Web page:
Description: “One night in your sleep you are granted (plagued with?) a vision:
“In your vision a vague hooded figure, wreathed in ethereal vapours, beckons to you from the western kingdom of Agimen. Its voice is familiar, yet chilling and distant at once. It whispers:
“'Our city has fallen under the influence of an undead warlock- this evil being was returned from the beyond when its remains were unearthed, the seal of its tomb broken during recent excavations...
“With these last words the figure is lost in the clouds of your dream, leaving you with a dread urgency for action...
“The following day sees your hurried departure for Agimen, your belongings hastily thrown together with the sun's cold rise... On the approach you see that a visibly grimy red sky hangs over the city like a pall. Your footsteps are the only sounds as you near the overwhelming and dark structures that form the rotting skeleton of the once great city...”
Review: This adventure is no less ambitious than Wade Clarke's earlier The Prism of Shadows; an underlying mythology seems to present itself at every turn. The story and mood are consistently spooky and dire, and dozens of special effects and secrets await. A number of potential companions can be found, each of which is granted special dialogue at important moments in the adventure, providing either important advice concerning future traps or dialogue enhancing the overall mood.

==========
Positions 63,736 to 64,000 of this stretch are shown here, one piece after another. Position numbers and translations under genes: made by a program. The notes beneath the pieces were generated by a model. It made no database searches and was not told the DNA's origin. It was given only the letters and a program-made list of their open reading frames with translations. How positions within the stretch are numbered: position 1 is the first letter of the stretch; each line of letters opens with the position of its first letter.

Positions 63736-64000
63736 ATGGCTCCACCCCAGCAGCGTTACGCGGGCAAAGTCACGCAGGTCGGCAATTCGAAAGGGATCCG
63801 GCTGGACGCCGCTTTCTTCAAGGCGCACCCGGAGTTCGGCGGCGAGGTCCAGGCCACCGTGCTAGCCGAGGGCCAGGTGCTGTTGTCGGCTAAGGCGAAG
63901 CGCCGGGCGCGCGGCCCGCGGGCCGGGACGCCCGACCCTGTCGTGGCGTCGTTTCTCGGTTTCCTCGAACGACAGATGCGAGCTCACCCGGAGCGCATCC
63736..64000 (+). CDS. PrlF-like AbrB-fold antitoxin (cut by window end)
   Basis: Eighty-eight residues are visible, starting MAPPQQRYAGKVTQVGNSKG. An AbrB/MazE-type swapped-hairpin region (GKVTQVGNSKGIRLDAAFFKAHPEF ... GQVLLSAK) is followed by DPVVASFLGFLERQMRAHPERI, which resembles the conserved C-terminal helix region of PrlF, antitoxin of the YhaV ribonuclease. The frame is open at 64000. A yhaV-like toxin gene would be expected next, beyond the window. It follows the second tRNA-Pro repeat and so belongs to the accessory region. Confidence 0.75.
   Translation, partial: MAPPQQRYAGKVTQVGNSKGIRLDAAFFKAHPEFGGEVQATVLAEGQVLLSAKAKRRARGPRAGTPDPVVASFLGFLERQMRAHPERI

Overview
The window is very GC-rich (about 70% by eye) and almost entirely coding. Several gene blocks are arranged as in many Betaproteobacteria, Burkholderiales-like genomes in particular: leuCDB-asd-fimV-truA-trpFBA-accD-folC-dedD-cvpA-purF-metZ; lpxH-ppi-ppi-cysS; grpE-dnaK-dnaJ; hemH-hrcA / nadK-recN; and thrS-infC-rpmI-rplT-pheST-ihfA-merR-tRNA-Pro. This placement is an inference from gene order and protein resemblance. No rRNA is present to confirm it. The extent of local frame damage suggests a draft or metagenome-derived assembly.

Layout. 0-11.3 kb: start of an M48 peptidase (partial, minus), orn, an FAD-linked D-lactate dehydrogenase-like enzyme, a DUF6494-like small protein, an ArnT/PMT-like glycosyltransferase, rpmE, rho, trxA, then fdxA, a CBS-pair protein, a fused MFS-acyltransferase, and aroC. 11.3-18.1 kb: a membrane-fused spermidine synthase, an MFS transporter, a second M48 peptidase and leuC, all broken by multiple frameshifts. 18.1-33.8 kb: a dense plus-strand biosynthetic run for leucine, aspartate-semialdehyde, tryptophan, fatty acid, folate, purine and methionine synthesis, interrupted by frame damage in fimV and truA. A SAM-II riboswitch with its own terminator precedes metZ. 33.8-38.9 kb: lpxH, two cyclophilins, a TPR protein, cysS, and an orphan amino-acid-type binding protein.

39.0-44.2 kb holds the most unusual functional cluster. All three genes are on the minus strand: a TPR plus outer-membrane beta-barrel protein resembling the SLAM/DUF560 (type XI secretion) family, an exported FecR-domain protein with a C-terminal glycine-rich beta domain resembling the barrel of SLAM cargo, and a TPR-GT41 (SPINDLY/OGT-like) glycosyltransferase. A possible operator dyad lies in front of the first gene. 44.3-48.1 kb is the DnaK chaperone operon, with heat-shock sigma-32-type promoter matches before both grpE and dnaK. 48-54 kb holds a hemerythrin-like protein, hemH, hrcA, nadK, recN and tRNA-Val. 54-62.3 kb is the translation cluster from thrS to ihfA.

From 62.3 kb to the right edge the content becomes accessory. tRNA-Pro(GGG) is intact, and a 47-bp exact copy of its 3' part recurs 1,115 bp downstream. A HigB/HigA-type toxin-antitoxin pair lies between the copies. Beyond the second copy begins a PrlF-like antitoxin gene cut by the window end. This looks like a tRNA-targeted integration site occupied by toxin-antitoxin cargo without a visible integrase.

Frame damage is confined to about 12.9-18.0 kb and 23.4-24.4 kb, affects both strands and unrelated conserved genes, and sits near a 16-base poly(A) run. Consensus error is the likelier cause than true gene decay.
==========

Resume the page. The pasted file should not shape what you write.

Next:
A wide variety of locations, each quite detailed, keep the adventure exciting, and a few hidden rooms force the player to remain alert for anomalies in the room descriptions. The puzzles and magic items that further open the map to new areas are typically intuitive; on those occasions in which the solutions are not so intuitive, the player can (in theory) rely on his or her companions to offer the necessary insight.
The only thing that makes this a less satisfactory adventure than The Prism of Shadows is the overwhelming difficulty of the enemies (the attributes of which I was forced to downgrade upon converting the adventure). Part of the charm of the adventure follows from holding onto the companions, whose words add to the setting, but even with a souped-up character, there are a number of occasions upon which the player may have to watch his or her charges die at the hands of the undead enemies. A number of turns thus become de facto “death traps,” in turn depriving the player of information needed to avoid the de jure traps. There should be no shame in “POKE”-ing one's companions back from the dead.
The story is tight and intriguing, dispensed to the player through readable books and companions' comments, and the number and variety of areas ensures that the exploring never becomes dull. For one looking at the MAIN PGM, one will also recognize that the programming is extremely well-done. If one is willing to cheat a bit here and there, defeating the titular warlock ensures a satisfying and dramatic conclusion to the adventure.
Used with Matthew Clark's kind permition.
Original review available at Eamon Adventurer's Guild Online website.